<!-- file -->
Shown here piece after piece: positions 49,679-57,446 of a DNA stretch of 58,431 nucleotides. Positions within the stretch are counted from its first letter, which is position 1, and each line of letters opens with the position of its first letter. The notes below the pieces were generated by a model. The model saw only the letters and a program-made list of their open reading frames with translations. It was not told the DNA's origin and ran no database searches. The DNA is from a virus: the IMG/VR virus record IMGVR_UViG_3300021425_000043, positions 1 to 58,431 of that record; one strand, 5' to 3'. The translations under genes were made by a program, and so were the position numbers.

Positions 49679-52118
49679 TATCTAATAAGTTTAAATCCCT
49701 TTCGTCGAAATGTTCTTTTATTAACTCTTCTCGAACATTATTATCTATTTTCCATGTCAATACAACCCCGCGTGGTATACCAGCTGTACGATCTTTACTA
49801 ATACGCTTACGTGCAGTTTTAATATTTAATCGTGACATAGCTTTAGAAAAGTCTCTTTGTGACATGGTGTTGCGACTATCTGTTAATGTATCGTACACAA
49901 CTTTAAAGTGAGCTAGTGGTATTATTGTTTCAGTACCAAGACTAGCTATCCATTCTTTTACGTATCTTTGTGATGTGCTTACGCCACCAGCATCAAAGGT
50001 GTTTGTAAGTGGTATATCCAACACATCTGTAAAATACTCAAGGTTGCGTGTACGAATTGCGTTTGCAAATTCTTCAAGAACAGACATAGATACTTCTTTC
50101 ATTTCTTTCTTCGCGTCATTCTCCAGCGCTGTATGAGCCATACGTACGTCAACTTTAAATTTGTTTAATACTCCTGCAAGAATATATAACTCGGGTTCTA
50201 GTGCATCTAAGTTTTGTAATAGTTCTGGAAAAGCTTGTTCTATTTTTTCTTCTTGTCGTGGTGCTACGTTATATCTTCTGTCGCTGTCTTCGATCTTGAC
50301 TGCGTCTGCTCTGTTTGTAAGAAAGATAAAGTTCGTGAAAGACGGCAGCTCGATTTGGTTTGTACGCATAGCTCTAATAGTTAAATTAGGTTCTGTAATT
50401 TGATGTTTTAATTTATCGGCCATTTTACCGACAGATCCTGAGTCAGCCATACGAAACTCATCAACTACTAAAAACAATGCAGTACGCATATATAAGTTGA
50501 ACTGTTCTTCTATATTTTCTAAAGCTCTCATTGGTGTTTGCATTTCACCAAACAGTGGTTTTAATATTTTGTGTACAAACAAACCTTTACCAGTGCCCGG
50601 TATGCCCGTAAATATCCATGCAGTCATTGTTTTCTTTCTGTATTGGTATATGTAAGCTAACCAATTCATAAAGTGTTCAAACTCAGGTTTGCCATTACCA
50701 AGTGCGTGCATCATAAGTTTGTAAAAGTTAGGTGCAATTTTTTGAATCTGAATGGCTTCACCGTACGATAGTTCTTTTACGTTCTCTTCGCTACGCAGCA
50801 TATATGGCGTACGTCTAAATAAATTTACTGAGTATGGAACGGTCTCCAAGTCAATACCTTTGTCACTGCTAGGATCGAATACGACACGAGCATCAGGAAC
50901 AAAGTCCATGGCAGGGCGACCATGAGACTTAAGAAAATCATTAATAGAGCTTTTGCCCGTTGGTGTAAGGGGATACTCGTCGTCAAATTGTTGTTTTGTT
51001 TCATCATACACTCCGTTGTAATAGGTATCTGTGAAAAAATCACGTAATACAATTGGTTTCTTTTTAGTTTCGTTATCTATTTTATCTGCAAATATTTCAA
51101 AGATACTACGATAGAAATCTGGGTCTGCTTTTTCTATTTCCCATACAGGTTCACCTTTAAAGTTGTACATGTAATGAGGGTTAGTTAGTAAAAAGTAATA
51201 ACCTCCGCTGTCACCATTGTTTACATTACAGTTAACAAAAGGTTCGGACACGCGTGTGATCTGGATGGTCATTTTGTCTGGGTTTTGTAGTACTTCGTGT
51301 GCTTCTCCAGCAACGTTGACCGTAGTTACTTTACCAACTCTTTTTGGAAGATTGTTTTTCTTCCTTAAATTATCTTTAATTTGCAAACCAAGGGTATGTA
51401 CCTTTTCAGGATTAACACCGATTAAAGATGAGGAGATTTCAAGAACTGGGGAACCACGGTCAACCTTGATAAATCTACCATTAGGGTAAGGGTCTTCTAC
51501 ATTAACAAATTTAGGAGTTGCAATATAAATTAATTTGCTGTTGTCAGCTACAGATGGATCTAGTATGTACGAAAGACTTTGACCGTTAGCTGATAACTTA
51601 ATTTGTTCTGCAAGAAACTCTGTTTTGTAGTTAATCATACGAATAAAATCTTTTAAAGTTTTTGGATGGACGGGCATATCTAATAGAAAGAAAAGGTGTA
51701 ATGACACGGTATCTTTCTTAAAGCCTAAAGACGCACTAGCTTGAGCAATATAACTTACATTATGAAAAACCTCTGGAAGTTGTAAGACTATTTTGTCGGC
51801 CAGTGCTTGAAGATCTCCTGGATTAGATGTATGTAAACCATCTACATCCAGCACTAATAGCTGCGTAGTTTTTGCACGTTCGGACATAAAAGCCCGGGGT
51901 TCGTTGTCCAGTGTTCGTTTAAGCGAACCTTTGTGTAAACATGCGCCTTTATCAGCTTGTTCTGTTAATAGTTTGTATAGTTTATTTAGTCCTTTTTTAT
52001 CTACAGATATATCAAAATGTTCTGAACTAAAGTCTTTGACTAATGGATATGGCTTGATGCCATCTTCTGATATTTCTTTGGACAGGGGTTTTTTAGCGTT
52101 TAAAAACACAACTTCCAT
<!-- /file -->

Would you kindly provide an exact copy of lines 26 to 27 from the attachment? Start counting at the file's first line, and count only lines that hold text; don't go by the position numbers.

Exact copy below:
51901 TCGTTGTCCAGTGTTCGTTTAAGCGAACCTTTGTGTAAACATGCGCCTTTATCAGCTTGTTCTGTTAATAGTTTGTATAGTTTATTTAGTCCTTTTTTAT
52001 CTACAGATATATCAAAATGTTCTGAACTAAAGTCTTTGACTAATGGATATGGCTTGATGCCATCTTCTGATATTTCTTTGGACAGGGGTTTTTTAGCGTT